1. We have reported that the bufadienolide, bufalin (purified from toad skin), was more potent than ouabain in inhibiting the sodium/potassium-dependent adenosine triphosphatase from canine kidney (Sigma) [Brownlee, A. A., Lee, G. & Mills, I. H. J. Physiol. (London) 1987; 390, 94P].
2. The activities of bufalin and cinobufotalin were compared with ouabain in the [3H]ouabain binding assay and on 86Rb uptake in human erythrocytes.
3. When the percentage binding of ouabain-sensitive [3H]ouabain was plotted against the log of the concentration of drug in mol/l, it was shown that the bufalin curve was shifted to the left of that of ouabain and that of cinobufotalin was to the right
4. Linear regression lines were fitted to the data transformed as the log of (p/1–p) plotted against the log of the drug concentration, where p is the proportion of maximal ouabain-sensitive activity at the drug concentration being considered. The IC50 (the concentration of drug producing a 50% change in the maximal ouabain-sensitive response) was 1.4 × 10−9 mol/l for bufalin, 9.7 × 10−9 mol/l for ouabain and 1.70 × 10−7 mol/l for cinobufotalin.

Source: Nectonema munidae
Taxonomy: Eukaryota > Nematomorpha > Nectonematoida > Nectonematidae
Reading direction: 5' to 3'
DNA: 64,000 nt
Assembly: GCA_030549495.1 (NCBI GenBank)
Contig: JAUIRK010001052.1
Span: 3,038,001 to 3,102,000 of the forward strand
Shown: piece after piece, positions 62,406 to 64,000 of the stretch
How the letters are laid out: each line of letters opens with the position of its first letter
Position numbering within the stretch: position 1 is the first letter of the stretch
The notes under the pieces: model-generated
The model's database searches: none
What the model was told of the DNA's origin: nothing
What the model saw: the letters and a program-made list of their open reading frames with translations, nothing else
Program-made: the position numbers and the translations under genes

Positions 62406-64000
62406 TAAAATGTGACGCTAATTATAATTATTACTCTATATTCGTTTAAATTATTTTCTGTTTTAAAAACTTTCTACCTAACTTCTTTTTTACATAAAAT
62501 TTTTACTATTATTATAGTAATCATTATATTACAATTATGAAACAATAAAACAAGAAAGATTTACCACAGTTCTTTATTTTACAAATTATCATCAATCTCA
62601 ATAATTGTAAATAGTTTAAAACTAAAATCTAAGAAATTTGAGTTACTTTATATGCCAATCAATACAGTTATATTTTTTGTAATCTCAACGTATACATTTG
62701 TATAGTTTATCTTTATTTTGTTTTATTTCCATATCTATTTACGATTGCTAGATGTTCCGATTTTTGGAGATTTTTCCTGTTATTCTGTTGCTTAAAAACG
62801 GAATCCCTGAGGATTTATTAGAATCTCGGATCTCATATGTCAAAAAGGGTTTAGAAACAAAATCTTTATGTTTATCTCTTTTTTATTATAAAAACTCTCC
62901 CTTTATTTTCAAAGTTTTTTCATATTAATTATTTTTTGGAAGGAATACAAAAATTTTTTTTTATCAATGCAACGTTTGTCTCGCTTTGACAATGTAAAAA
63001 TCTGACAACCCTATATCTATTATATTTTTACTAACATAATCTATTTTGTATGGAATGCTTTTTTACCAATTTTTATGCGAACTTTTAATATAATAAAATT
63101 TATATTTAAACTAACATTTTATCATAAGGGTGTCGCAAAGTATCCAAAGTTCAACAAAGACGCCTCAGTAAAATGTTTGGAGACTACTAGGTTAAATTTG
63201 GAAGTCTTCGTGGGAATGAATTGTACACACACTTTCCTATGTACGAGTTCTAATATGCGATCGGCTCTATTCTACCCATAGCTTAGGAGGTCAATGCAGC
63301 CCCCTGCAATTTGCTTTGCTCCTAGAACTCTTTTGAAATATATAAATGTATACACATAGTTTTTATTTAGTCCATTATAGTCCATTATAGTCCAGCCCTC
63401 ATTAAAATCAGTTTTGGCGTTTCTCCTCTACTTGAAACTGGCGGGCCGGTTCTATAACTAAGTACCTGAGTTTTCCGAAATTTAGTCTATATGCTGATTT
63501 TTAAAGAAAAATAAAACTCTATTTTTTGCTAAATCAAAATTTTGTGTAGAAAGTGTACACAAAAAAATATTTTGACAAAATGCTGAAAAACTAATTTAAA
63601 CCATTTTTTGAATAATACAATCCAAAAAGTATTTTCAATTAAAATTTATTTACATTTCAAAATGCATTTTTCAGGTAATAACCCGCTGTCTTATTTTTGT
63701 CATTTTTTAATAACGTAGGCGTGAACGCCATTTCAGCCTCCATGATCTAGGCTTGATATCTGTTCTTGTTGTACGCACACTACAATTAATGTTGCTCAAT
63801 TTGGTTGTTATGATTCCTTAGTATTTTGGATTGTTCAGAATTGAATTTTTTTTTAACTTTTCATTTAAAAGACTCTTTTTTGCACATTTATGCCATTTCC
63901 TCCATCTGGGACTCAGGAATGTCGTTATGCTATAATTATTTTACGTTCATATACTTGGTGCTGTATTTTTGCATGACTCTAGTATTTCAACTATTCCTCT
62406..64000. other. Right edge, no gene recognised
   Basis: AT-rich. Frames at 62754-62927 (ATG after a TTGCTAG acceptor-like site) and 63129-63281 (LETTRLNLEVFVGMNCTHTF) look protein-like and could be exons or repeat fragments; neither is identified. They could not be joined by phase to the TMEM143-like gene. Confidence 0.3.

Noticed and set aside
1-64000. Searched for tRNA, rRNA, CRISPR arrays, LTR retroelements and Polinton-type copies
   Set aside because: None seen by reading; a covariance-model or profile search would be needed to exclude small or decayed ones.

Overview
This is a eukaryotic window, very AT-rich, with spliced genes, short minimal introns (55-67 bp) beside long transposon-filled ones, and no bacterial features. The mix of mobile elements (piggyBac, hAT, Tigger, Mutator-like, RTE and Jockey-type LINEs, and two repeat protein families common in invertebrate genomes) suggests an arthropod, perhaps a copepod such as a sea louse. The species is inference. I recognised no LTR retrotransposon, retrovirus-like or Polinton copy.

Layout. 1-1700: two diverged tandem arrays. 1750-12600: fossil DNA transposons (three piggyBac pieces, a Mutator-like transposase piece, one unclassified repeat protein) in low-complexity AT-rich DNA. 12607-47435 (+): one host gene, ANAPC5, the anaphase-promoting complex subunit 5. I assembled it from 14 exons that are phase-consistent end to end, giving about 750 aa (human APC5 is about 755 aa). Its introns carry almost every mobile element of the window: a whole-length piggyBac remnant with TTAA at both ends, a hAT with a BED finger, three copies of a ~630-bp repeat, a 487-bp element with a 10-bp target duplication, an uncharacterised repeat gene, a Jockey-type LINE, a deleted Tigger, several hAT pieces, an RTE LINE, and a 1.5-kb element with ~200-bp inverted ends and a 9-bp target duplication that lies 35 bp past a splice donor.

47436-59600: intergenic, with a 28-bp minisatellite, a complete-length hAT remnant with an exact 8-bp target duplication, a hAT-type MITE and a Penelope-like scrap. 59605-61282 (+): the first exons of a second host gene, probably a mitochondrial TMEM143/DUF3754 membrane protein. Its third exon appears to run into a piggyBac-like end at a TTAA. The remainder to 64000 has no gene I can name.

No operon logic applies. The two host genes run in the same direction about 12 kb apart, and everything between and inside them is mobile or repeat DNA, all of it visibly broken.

5. The introduction of bufalin 1 h before ouabain reduced the binding of [3H]ouabain to 23.4 ± 1.5% (P < 0.001). Bufalin added in the second hour reduced the ouabain-sensitive binding from 100 ± 1.9% to 87.4 ± 2.9% (P < 0.01).
6. The oubain-sensitive 86Rb uptake curves showed that that of bufalin was to the left of ouabain and that of cinobufotalin was to the right.
7. Regression lines were fitted to the 86Rb uptake data as described for the ouabain-binding data. The IC50 was 1.05 × 10−8 mol/l for bufalin, 4.4 × 10−8 mol/l for ouabain and 4.3 × 10−7 mol/l for cinobufotalin.
8. The differences in potencies are not all explained by what is known of the effects of structure on the cardiac toxicity of cardenolides and bufadienolides.